On and on it went.
One Man after another, belittling Berta with their scathing barks.
Raping and raping, whilst roaring out their revulsion for the very act.
“Better to bed with a beast,” they would bellow in her ear.
“I’d sooner savour a sow than you,” they would hiss at her face.
By the end of that terrible eternity, Berta was left broken upon the ground, steeped in the soldiers’ fleshly fluids, her gaze aimless and lightless, long-spent of all tears.
“Hwah! Right glad that’s done with!” said one. “Bless me knob, it be stain’d with sin!”
“Oi,” called another, “we snuffin’ this sow or wot?”
“Yea, have it done. We headin’ home, boys!”
Cold words, more rightly said for the riddance of rubbish. But rid they did: into Berta’s belly bored a Londosian spear.
A wince from the woeful warrior. No further motion followed. The soldiers suited up and set off, content with their cruelty.
In time did tidings of the attack reach the ears of the Vílungen braves. To the harried village they made haste.
There, from the misery was birthed a miracle: Berta, discovered and rescued, took well to her clanmates’ remedies, for it happened that the spear savoured but a shallow wound from her flesh. Likely a charity chalked up to the laxness of the Londosian hand that wielded it.
But that was where the miracles stopped.
The villagers—none save Berta were spared a despicable end. The hostage, too, was hewn.
And one more life was taken: the yet-begotten babe in Berta’s belly.
That tiny spark of a life, inspiring to form and shape, was left a lifeless smear.
“I’m sorry… my dear… Oh… I’m sorry…”
The endless lament of a mother for her child. A child she could not welcome into this world. A world where waited more woe for the bereaved Berta.
What foul chance: the Londosians at the village were evidently but a detachment of a larger force, with which Berta’s beloved had made battle.
And there was her husband slain.
A death that served a dirge for the warrior’s family.
Her concerned comrades, all of them, could not conceive of further battle for Berta. But such a conception was nearsighted.
Berta was unbroken.
Hatred did not hound her. Tragedy did not chain her. The deaths, the defilement—none of them could dare damn her heart to dwelling upon dark thoughts.
It was all a simple matter to her. The warrior’s way was now a warrior’s life. A life led to save lives in need of deliverance. A resolve revived from deep in her bosom, where the vigil-light of her husband and child both yet burned.
For him would she ever be the wife he so loved.
For her unbegotten babe would she ever be the mother it surely would have loved.
The will of a woman unwhelmed by wanton woe.
Oh, what boundless strength there was in Berta, indeed.
But make no mistake: the orphans she later fostered were not themselves surrogates for her fallen child, no. And neither were they but salves to soothe in her heart the longing for all she had lost.
No. Berta simply was as she ever was.
A woman of warmth.
A presence of protection.
Indeed, over the next nigh-score years, countless children cherished their “Auntie”, whilst she plied in parallel the duties of a Vílungen warrior. And in that span, never did her fair smile fade.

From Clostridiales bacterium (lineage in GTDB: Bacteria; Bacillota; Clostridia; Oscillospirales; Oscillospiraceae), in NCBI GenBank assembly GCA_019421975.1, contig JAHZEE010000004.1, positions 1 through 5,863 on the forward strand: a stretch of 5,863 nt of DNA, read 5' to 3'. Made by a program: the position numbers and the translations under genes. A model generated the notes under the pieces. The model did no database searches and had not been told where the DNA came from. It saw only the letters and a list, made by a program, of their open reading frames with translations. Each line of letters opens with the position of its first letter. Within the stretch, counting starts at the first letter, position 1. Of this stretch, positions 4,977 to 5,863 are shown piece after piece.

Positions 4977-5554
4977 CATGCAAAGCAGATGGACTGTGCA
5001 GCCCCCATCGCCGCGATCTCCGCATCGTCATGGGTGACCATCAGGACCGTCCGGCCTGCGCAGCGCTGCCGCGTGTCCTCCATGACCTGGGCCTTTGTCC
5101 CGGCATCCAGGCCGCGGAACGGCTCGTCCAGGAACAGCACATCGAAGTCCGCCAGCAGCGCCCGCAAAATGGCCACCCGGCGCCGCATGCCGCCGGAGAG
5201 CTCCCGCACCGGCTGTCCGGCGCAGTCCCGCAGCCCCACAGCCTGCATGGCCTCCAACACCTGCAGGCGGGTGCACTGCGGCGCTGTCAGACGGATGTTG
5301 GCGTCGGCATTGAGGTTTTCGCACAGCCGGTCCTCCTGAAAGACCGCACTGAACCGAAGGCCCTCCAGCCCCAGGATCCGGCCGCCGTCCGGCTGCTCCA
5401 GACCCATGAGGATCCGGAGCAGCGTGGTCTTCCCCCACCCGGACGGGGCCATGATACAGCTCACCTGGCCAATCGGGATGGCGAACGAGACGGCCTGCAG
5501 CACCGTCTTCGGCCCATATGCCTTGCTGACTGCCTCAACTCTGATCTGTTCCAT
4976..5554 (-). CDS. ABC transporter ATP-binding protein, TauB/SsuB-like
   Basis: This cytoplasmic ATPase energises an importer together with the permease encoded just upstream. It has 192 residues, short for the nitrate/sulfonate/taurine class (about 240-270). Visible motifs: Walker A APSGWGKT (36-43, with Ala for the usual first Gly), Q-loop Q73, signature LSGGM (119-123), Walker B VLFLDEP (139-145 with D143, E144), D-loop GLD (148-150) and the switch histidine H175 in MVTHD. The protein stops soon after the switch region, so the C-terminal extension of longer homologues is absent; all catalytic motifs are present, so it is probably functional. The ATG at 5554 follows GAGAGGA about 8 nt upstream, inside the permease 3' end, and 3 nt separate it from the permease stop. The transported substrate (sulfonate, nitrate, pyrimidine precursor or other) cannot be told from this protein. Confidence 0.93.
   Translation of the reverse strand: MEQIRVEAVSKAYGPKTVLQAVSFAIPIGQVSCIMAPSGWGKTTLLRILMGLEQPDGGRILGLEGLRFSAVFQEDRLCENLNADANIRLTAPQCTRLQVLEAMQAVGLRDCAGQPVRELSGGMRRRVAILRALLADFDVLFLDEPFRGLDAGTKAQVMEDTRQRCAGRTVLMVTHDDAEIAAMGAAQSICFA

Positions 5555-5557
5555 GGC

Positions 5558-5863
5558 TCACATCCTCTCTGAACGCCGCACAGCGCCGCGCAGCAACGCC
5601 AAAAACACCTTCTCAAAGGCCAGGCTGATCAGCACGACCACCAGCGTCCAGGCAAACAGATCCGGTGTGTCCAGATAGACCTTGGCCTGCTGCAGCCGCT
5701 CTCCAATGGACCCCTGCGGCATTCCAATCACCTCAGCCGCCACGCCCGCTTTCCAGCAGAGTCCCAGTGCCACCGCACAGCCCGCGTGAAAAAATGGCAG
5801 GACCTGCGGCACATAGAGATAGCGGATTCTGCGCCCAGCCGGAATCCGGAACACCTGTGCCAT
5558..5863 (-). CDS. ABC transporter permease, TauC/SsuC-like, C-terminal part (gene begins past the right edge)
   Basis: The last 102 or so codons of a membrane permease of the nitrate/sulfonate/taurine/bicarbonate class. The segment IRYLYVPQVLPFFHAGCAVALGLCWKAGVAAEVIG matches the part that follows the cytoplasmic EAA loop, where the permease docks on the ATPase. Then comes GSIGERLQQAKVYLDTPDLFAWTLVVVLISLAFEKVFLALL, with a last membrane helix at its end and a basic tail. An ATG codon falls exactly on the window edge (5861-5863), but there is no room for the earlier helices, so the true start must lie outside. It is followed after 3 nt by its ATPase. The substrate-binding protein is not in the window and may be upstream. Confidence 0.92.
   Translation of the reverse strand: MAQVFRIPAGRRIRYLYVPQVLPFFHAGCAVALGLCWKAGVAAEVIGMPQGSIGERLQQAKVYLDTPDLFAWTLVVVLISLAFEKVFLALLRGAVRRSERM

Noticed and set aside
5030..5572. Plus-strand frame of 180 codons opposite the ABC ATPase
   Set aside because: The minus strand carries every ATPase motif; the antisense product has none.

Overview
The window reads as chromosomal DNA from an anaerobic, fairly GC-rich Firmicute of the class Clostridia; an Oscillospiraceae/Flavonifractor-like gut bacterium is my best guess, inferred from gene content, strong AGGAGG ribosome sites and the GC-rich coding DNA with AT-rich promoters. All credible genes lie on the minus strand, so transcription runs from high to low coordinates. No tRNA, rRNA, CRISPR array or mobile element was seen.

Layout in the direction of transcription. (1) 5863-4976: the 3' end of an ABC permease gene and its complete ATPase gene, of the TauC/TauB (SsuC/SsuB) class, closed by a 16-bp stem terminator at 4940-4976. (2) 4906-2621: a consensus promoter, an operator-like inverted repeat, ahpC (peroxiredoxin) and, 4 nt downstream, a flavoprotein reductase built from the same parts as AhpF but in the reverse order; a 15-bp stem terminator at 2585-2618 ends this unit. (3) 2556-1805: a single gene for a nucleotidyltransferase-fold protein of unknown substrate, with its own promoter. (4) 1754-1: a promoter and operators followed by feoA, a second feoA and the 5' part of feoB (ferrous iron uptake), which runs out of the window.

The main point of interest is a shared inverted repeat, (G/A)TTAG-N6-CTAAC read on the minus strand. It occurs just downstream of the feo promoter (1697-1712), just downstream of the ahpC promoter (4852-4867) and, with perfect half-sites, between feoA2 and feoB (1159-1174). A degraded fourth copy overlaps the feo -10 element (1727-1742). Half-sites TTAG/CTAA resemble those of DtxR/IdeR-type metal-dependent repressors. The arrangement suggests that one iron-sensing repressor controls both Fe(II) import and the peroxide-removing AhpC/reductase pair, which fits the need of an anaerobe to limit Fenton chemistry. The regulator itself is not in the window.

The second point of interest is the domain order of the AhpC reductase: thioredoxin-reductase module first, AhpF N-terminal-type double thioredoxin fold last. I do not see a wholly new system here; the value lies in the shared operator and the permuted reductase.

Never, did she display undue disdain for the sons and daughters of Man.
But just the same, she sheltered no fellowship for them. For in her heart beat the steady belief that with brumeless eyes must another be judged, regardless of his lineage or lot.
Of Man, such vision would see much, but vouch little for aught contrary to his callous character. That is, till a day dawned where one of his sons set foot afore the gates of Hensen. A son, whose sole company was his own, claiming himself acting commandant to the baleful battlements of Balasthea.
How preposterous, Berta thought. What be his mind, this Man?
Questions clouded her conscience. But the mists soon dissipated, for this Man, this “Rolf”, said thus:
‘…The innocent and faultless…
…divested and sent to their deaths…
…Families… taken and torn asunder…
…These… I wish never to see again…’
Berta’s heart skipped a beat.
And in the dusk of that same day would she share delightful discourse with this Rolf. Hours of amity, held in all places a paltry, parentless home, nestled within Hensen’s harrowed nest. Lise herself was there, no less taken with the tameness and meaningfulness of the moment. Amidst their exchanged words, in Berta was newly birthed a trust for this child of Man.
Oh, a gladness. To find amongst Men a model of meekness, Berta reasoned anew. Not all of them be cruel. No… not at all.
The thought was a thankful one. The war-chief felt then a friendship with this Rolf. A bond that sooner seemed brimming with many years shared between them.
But then came a shift to this Rolf’s eyes and a fastness to his feet as he flew out of the house most asudden. Berta and Lise soon followed, only to next know the reason for his unease.
Where he looked was alive with flame, skies cast in scarlet heat.
The Fiefguard were at the gates.
An army of Men whose hearts shared not a beat with Rolf’s.
The children—at all costs must they be spared the spear. This was Berta’s mind, made with all immediacy.
Her hand ran along the length of the battlehammer at her hip. And upon her face was then the fierceness of a warrior.
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(Language: German; plural: “Staffeln”) An organisational unit of a German army, in particular an air squadron. In Soot-Steeped Knight, a Staffel is a unit within a Nafílim army, and can be headed by a Staffelhaupt or a war-chief.